Well, here it is a new year, and I reapply myself with more determination to actually keeping this blog updated regularly. First topic of 2009? The fact that there are very few situations in this world in which a person should have no shame. By that I mean they shouldn't care what other people think about them. I will name two.

First: How you look when it's 25 below outside. I was online earlier this weekend ordering some new (warmer) boots and gloves, and I found myself trying to mentally coordinate them with my other articles of winter clothing. After several unsuccessful minutes, I finally realized that nothing I have matches. It was all purchased out of necessity, at different times in different years, and together amounts to a mishmash of down, knit, fleece, and Goretex that can be combined in an infinite number of ways for maximum comfort but minimum fashion.

Why is it that the warmest coats are never quite the most stylish? Do I need to look like a walrus just to keep my core temp above 90? And why do the best scarves and earmuffs and facemasks make us all look like frosty criminals? I will guarantee you that I run across at least one person each day who's bundled up like the unibomber . . . but who cares!! When you're standing outside stamping your feet, bouncing up and down, occasionally dancing and swearing up a storm just to avoid losing any toes, you don't care about others judging you. You just want to survive. You should have no shame.

[As a sidenote, in the interest of full disclosure, I also have no shame in moving very quickly from building to building if I must venture outside in cold weather. I go nowhere slowly when it drops below freezing. I'm not kidding, I would leave my grandmother in the dust if it meant getting inside a few seconds faster.]

Second: Last week, I was about 30 feet from my bus stop when the bus, earlier than usual, blew right by me. Without thinking, I took off sprinting after it for another full block (to no avail) and yelling "Hey! Hey! Hey!" I do this inadvertently, the yelling. I know the driver can't hear me, but I want the universe to know that I filed a protest. Here's the thing, though -- when I run for the bus, I RUN FOR THE BUS. I mean full-out, crazy-person, arm-flailing, track and field running. And from experience, I know that watching someone do this from inside the bus is one of the funniest things in the world.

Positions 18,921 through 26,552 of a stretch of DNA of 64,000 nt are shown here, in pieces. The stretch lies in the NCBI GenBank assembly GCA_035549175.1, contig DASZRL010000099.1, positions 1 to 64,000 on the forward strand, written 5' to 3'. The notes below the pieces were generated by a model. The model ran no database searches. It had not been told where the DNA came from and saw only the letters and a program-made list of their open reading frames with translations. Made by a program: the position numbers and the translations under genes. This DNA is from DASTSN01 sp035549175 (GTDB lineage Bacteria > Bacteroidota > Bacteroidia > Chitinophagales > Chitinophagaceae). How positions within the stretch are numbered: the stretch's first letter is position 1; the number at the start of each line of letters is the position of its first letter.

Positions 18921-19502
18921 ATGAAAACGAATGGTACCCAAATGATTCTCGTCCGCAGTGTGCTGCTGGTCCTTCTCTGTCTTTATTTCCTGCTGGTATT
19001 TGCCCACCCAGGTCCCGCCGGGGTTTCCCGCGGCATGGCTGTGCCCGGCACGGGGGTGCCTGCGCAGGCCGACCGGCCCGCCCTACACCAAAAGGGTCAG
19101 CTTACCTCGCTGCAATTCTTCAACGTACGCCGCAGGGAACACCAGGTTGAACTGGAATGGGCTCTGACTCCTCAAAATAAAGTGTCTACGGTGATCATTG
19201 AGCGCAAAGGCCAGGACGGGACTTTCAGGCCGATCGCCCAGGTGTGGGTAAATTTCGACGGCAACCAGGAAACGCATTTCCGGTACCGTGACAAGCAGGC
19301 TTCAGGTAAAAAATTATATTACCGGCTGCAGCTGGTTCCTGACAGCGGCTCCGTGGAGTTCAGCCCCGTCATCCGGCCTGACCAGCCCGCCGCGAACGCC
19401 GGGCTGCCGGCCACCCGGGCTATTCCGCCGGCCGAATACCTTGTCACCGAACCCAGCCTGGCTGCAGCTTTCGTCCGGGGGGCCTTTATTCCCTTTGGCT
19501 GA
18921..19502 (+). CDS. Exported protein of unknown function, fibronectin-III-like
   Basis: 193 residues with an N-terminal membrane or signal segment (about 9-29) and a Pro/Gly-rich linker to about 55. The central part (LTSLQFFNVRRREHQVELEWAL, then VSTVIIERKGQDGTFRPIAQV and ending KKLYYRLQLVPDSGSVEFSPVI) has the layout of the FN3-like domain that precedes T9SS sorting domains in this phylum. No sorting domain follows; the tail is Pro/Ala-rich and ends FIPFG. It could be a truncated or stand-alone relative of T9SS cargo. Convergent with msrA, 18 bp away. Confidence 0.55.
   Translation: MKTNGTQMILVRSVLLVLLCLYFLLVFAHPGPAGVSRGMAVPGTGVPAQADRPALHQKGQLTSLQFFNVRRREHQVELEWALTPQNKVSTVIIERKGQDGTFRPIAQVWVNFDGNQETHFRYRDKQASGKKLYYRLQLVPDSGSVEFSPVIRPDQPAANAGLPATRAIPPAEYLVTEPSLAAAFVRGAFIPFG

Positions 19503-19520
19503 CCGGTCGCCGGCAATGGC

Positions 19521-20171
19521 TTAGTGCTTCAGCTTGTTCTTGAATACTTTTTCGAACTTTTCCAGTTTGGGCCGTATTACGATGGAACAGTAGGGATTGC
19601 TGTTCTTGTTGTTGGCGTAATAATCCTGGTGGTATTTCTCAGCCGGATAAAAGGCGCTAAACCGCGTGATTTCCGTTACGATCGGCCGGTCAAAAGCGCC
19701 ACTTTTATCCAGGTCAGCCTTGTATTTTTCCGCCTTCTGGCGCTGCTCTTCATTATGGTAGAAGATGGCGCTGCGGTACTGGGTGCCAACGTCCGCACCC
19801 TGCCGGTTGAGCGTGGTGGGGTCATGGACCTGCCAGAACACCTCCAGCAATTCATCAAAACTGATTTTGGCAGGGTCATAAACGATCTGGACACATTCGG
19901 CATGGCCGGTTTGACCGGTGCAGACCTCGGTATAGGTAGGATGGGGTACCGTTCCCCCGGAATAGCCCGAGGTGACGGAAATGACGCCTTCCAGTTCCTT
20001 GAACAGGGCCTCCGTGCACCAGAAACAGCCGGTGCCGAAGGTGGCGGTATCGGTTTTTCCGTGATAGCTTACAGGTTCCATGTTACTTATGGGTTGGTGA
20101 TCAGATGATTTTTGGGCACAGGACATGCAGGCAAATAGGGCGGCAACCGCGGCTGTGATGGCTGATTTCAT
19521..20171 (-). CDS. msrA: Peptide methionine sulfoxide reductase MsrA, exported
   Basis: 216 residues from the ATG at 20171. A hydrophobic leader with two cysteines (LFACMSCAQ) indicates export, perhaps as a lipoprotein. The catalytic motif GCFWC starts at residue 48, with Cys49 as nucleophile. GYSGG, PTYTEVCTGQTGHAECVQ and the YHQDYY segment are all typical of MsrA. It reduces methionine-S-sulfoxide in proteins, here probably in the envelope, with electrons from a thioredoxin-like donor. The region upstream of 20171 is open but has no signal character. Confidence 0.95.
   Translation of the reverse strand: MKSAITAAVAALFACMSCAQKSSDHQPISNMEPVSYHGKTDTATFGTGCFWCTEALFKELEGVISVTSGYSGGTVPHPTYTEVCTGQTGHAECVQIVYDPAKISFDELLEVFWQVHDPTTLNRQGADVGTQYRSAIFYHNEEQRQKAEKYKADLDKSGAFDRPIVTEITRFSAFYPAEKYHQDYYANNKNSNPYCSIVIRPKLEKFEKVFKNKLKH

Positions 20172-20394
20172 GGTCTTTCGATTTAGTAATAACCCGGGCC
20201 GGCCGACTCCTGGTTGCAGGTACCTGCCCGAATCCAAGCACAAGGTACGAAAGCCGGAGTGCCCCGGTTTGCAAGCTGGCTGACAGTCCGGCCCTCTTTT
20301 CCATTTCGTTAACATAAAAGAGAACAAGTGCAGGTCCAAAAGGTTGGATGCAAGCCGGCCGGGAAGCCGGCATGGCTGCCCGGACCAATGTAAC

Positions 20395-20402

But what's even funnier is watching someone who needs to run but doesn't want anyone to know they're in a hurry. They sort of hop-shuffle along, like, "What? Late? Not me! No, this is my normal, everyday, extremely frenzied walk, and I'll thank you to look away now while I dive toward a moving vehicle." When they do finally step on, sweating and wheezing slightly, they try to pretend it was all part of the plan. Wake up, shower, dress, jog in dress shoes, go to work.

I once watched a woman sprint four blocks to catch our bus at the next stop, and when she got on I noticed she was wearing heels. I almost started clapping. Seriously, I think we should, as a society, start applauding people who accomplish stuff like this. And not a sarcastic Brubaker effort, but sincere, appreciative applause. Because not only did they work their ass off to get their day back on track, but they didn't care that you shook with silent laughter as they did it. And that's nothing to be ashamed of.